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Design with Responsibility

Design for Responsibility_Blog_Elephant Design.jpg.jpg

Responding to local Needs

There are numerous challenges that emerging economies like India face today. Where do we find answers to these complex problems? What do we learn from our past, our present?

What is the role of a practicing designer? Are designers, architects waging a lone battle when it comes to Green Products & Practices? With Paris agreement looming large, it is a good time to do a reality check on how businesses should approach the problem. 

How do we apply our learning to the future of 1.3 billion people in India and how do we align it to the challenges facing our “One Earth”.

By ASHISH DESHPANDE, Co Founder Elephant, Member of India Design Council, Jury for India Design Mark & 

VP - Association of Designers of India

Man has always been a creator.

Be it for anthropological reasons or certain survival instincts, creation is not new to us. We have been creating objects for a few millennia's. From creating for survival and local day to day needs, we have moved towards a rampant phase of object creation, stocking, consumption and refuse generation. The question that creeps up is how much should man create. What led us go get into an overdrive mode of converting every possible resource that we could mine into not an object of survival but that of desire? It is question every environmentalist is up in arms with the powers that be in our world.

According to the author, economist & environmentalist, Ramchandra Guha, “there was no environmentalism before industrialisation”. The term did not exist and came into existence only in the post industrialization period. Industrialisation itself came to India 30 years after it engulfed Europe in a bid to produce more, consume more post the discovery of oil & especially after the proliferation of mass production factories and later the plastics1. Designers and their self-serving employers in their greed & enthusiasm to scale up slowly drew into the web of global consumerism, forgetting our immediate environment concerns & local needs.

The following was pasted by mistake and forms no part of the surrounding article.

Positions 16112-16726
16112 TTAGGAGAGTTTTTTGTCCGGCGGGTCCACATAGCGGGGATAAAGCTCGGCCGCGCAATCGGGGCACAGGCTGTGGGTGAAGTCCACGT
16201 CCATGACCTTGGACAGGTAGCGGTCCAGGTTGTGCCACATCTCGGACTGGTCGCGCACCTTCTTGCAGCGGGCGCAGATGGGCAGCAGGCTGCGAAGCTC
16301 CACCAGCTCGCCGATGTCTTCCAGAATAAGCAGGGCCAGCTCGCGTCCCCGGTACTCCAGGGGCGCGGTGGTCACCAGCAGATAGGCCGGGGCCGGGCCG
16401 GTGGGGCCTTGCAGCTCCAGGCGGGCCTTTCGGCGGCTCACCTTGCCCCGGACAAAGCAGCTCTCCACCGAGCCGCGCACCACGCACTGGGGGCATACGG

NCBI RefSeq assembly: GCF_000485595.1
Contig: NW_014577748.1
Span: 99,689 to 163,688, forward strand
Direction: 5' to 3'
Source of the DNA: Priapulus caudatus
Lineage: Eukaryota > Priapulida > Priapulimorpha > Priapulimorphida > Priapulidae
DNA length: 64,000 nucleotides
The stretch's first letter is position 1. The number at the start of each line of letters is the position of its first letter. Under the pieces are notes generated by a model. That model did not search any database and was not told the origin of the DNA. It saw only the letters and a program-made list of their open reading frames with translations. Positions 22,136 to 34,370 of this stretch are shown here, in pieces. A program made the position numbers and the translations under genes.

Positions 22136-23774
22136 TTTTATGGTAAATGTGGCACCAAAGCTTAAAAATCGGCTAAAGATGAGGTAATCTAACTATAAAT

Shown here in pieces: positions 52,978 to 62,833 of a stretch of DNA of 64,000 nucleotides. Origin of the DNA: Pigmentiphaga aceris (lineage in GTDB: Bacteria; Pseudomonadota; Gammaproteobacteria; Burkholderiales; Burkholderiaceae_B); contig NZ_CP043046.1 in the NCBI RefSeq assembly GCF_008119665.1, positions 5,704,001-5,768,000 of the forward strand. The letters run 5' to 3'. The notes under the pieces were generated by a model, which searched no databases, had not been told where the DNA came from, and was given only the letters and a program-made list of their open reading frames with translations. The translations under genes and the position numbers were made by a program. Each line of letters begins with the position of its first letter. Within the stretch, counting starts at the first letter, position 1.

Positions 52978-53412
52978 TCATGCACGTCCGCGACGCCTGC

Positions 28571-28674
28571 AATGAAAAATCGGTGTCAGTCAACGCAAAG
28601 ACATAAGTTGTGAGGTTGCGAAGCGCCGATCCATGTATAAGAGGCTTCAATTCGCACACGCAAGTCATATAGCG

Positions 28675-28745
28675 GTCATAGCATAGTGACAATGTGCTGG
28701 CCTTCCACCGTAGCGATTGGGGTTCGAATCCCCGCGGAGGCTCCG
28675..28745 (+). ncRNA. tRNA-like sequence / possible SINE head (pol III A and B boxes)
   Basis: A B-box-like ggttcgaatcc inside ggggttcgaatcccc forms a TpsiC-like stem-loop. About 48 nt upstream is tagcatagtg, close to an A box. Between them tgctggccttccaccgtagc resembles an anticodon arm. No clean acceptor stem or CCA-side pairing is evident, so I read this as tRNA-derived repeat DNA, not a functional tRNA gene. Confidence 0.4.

Design as sensible

Design as a profession in its modern definition came into existence almost in parallel to the Industrial and the post-material phase contributing significantly towards creating innumerable objects of desire. Design has been ever present in our society.

The question is and always has been if designers are focusing on needs that are most relevant to us? Not always. If we focus on local context and we can see how examples from our past and cultural heritage have been contributing in creating objects of daily use.

Lets us take a deeper look at a traditional container that is used as an everyday object of use. In India we call it LOTA. It is a simple container found commonly in Indian homes as a traditional object, many a times handed down for generations.

Amazingly, it took the great American Design couple, Charles & Ray Eames to look at this ubiquitous object, to so very eloquently describe it in their now famous India Design Report which laid the foundation of present design in India.

Lota is a product that is very simple in shape and can hold water, milk, grain. It can act as a measure of volume and weight. It is very comfortable to hold, ergonomic, can be carried in hand, affords being carried at waist, or on the head. It can be stored one on top of other. When poured it makes a nice sound. The shape counters fluid dynamics during motion and at the same time is simple & beautiful. It is truly multi purpose. It is locally produced and when made in clean copper, even purifies water. It has taken our society years to perfect this object into a very sensible product.

Lota, however traditional, establishes principles of good design. Good design is the one that addresses needs of our immediate surroundings, is multipurpose, made from local resources, lasts long and is adaptable over the period. As an object, Lota has not lost its relevance after centuries, nor has it contributed to our over growing refuse and land fill problems. It teaches us an ancient lesson of beingsensible in our approach to adding objects into our present day daily existence.

Design as emotionally durable